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Why customer engagement should be on every leader’s mind

Customers today don’t only expect highly personalised experiences, they demand them; meaning hyper customer journeys have fast become a top business priority.

customer engagement

Delivering better customer experiences has fast become a top business priority, and it’s no surprise why. Customers today don’t only expect highly personalised, seamless interactions with brands, they demand them. As a result, effective customer engagement transforms business outcomes, driving customer loyalty and ROI to new levels.

There is only one thing that matters when it comes to winning with customer experience; making the customer’s life easier and better. Technology has become integral to this. In fact, digital transformation has become critical to driving these customer-centric initiatives, with organisations investing trillions to help boost customer acquisition and retention.

Despite the level of investment, achieving true one-to-one customer engagement requires more than the right technology. While the role of technology is critical, there are other factors that business leaders need to consider.

  1. Create a holistic digital customer experience strategy

    A company may have a solid customer experience strategy and provide a fantastic instore experience – however, customers expect seamless and consistent experiences, regardless of channel. Customers must be able to seamlessly move from instore to online, from voice call to mobile app, and pick up exactly where they left off. Ensuring your digital customer experience replicates the instore experience, and vice versa, is crucial to engaging customers.

  2. Centralise your data analytics for more relevant customer engagement

    Too often customer data gets trapped in silos across an organisation, making it difficult to provide a consistent customer experience. The separate teams across an organisation need to centralise their engagement data to get a complete picture of the customer’s needs. It’s not always a case of ‘the more data, the better’ though – salespeople, marketers and service reps can be overwhelmed by charts and graphs. By using AI to analyse data in real time, front line representatives are given a suggested next best action to take with each customer – be it a new offer, sales collateral, or in some cases, no action all.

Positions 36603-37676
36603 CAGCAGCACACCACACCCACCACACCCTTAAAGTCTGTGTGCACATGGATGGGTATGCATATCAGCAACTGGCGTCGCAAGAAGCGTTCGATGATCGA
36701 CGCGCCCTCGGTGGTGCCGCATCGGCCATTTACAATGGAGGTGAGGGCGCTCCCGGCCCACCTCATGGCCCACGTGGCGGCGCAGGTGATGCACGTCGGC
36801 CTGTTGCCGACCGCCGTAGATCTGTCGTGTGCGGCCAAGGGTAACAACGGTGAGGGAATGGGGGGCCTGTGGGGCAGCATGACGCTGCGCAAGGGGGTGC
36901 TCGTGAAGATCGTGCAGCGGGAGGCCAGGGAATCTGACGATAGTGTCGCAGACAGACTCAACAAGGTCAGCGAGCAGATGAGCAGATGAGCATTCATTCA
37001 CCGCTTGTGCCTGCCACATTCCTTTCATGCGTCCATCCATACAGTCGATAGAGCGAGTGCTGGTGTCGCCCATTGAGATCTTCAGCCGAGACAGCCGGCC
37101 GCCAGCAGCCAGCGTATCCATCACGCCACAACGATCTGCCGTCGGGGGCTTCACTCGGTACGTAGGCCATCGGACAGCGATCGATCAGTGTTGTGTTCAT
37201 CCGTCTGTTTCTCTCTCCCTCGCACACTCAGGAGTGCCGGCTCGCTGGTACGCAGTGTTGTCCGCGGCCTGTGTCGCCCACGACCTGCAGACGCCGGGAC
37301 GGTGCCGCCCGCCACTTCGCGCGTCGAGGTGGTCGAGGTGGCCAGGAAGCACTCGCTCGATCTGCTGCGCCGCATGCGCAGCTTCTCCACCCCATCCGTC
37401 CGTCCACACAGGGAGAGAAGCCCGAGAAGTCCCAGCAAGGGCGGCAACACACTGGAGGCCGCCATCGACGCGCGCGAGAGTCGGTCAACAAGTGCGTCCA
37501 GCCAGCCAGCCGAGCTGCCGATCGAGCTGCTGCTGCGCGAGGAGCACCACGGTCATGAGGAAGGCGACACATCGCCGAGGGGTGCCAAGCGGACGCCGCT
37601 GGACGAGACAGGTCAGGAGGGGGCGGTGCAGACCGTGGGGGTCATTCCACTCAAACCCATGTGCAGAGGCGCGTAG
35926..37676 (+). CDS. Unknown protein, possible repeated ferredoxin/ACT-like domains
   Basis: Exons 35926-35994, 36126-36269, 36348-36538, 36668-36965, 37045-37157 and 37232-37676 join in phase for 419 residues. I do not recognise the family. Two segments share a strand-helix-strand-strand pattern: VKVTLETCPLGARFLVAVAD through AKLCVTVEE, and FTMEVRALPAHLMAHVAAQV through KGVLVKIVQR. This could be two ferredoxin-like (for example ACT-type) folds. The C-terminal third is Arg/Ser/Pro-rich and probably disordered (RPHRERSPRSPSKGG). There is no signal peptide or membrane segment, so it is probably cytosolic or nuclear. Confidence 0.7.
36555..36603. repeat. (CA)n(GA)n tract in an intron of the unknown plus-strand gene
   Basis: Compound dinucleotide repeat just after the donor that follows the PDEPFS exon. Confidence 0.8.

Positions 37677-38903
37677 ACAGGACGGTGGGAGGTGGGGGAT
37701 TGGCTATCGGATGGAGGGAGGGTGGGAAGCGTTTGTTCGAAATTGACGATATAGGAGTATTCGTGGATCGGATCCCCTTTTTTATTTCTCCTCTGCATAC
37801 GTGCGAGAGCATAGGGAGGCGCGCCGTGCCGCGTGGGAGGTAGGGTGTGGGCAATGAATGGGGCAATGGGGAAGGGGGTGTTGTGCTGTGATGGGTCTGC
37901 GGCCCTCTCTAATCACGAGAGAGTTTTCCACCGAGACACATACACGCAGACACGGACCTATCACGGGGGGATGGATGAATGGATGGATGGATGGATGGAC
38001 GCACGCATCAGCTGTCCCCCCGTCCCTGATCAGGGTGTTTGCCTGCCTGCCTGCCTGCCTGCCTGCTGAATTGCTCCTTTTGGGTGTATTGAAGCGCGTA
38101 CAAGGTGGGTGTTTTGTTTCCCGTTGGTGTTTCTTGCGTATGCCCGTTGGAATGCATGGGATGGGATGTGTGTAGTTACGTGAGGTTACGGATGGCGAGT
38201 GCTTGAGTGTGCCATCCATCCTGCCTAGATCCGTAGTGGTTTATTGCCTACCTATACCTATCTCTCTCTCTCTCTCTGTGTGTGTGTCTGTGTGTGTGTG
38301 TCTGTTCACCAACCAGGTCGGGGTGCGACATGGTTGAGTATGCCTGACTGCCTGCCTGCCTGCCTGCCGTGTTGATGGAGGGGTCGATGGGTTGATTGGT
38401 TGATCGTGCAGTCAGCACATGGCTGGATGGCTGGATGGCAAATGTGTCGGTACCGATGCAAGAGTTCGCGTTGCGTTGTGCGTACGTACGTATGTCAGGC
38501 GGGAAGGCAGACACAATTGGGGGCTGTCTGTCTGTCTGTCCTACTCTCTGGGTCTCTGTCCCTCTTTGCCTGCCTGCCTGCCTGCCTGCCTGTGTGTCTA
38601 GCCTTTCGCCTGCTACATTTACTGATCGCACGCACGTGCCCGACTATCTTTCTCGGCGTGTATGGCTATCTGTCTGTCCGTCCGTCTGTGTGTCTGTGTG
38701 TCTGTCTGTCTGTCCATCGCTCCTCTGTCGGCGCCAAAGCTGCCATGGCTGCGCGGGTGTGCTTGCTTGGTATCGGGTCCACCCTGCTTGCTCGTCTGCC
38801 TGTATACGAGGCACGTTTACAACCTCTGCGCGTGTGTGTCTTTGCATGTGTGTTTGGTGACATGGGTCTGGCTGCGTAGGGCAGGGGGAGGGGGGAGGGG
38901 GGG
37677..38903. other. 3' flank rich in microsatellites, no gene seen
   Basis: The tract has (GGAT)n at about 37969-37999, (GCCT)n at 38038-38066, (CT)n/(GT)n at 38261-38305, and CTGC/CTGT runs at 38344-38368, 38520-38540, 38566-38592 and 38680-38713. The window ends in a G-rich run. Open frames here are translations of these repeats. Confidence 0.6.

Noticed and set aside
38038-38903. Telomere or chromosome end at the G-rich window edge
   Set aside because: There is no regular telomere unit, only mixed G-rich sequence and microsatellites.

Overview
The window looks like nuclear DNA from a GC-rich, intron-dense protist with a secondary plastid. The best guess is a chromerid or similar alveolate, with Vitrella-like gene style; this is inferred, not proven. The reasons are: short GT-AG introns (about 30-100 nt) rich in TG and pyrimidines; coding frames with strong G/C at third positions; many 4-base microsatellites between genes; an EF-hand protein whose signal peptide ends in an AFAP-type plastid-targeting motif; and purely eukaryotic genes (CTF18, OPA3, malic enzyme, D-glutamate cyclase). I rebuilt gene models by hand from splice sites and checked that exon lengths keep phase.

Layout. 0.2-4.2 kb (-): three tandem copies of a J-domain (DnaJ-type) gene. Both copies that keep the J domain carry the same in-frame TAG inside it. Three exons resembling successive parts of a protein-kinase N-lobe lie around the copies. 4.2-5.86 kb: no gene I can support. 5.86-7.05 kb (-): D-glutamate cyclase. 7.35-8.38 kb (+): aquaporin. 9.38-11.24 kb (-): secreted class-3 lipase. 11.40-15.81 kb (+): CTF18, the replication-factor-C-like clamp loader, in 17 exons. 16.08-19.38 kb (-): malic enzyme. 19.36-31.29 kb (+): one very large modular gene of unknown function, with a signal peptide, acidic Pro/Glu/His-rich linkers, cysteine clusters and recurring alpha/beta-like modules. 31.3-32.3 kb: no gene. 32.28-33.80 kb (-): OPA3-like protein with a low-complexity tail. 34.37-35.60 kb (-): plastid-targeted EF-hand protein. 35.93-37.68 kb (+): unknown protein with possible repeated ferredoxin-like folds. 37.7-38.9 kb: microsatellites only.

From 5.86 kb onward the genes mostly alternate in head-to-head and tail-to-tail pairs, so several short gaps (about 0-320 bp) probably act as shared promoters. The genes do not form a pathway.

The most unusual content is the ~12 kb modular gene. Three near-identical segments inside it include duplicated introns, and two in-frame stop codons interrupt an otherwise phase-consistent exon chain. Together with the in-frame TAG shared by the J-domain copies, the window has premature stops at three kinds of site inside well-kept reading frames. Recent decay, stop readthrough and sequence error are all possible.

3. Operationalise customer centricity with every employee

    Organisations committed to customer experience require passionate individuals onboard to deliver value to the customer. Everyone – from the CEO to the sales and customer experience staff – must truly believe the customer comes first. This attitude, and shared goal, is essential to driving a customer-centric corporate culture and ultimately business success.

  4. Learn from both success and failure

    What may have been a successful approach to customer experience in the past may not work in the future. Brands must be willing to adapt their strategies to incorporate these changes – for example mobile use and social media. What’s more, business leaders must be on their toes with their eyes on the horizon of what’s trending in the way consumers communicate – this will undoubtedly contribute to customer experience strategies of the future.

  5. Provide a frictionless experience

    Even a small bump on the customer’s journey can steer them towards a competitor. For example, they might be passed between too many service reps, forcing them to repeat the same information over and over again. It could be a clunky website that makes them click through too many pages to find what they need. One click too many is all it takes for the customer to jump off your site and take their business elsewhere.

Customers want an experience that is hyper-personalised (driven by data) and fast (in the moment of need). To achieve this, business leaders need to be vigilant in constantly testing and optimising the customer journey to smooth out these bumps and provide a frictionless experience.

Regardless of their customer experience strategy, team, or organisation, business leaders need to understand their customers and how to communicate with them most effectively. Put simply, they must put customers front and centre of their business or risk losing out to the brands that do.

Building a customer-centric strategy and having the right tools and people in place for its implementation are critical to today’s customer acquisition and retention.

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